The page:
• “And what about you?” is the utility infielder of conversational phrases.  Use it!  And follow the 80/15/5 rule.  Let the other person talk 80% (more or less) of the time; ask questions 15% of the time; answer questions 5% of the time.  But always use common sense.  Sometimes you need to give, to get.  If the other person seems somewhat unwilling or incapable of keeping the conversation going, you may have to do more of the work.  Try not to monopolize the conversation and try not to interrupt.  Focus on being interested instead of focusing on being interesting.  People appreciate a skilled listener.   And by all means, avoid complaining about how busy you are.
  • Aim, in general, to have conversations that last 7 or 8 minutes.  The idea is to meet or catch up with several people.  If you want to have a longer conversation, set up a time for coffee or a phone call.  If you are feeling “trapped” in a conversation, it’s reasonable to extricate yourself.  You can introduce the person to someone else (tag, you’re it), you can include them in your next conversation (“there’s Sam….let’s go talk with him"), or you can simply excuse yourself.  “I’ve enjoyed talking with you and there are a few other people I need to touch base with.  I hope to see you again soon.”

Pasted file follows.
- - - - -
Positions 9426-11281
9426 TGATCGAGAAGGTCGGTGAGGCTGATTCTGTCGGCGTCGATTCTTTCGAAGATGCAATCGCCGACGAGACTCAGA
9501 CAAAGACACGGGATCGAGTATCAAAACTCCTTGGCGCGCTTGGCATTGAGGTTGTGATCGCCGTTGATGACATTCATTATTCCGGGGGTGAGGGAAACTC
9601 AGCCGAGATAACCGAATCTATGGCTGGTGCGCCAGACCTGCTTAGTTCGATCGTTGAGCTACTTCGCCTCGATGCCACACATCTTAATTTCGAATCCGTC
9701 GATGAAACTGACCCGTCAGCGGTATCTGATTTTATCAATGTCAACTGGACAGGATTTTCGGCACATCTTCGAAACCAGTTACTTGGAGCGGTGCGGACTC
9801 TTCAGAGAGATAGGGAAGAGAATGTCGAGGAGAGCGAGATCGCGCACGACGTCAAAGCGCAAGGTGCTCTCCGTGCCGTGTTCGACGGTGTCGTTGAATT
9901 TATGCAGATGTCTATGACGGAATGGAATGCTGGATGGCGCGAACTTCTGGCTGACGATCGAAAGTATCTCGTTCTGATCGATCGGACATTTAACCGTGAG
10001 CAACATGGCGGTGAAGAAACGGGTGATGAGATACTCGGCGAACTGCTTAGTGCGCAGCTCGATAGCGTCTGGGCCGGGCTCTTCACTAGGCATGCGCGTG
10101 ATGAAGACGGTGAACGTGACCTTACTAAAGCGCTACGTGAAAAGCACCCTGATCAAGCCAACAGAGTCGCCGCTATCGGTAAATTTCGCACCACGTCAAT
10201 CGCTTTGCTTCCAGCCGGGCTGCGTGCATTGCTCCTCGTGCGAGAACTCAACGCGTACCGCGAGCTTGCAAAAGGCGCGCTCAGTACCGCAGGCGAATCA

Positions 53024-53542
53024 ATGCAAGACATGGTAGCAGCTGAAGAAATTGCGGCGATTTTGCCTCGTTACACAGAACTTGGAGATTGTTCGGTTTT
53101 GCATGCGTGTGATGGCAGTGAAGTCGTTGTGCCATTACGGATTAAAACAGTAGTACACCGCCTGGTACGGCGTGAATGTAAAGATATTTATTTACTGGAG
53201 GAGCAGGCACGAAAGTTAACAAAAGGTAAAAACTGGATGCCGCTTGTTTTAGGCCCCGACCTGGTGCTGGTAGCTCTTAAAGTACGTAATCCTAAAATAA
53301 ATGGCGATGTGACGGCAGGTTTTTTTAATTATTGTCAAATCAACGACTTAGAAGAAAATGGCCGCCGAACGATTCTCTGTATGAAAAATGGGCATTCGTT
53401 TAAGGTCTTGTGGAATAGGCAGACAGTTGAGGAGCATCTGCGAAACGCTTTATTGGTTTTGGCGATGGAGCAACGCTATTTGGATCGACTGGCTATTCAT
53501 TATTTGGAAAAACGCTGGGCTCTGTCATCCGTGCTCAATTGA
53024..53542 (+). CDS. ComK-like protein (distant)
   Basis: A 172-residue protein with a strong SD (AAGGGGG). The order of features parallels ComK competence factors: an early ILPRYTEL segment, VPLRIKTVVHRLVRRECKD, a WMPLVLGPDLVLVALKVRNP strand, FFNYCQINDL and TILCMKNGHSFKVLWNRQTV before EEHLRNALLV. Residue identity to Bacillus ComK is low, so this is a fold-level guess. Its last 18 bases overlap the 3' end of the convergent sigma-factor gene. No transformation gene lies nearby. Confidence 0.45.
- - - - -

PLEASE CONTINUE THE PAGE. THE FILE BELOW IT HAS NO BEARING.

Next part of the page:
• If your legal specialty is one that leads people to ask for free advice in social settings, you can politely deflect those discussions.  “Your question (or situation) is a serious one and deserves careful thought.  I can’t do justice to it in this setting.  We could set up a time to discuss this if you like.”  Of course, if there is a quick and easy answer, feel free to give it.

Following Up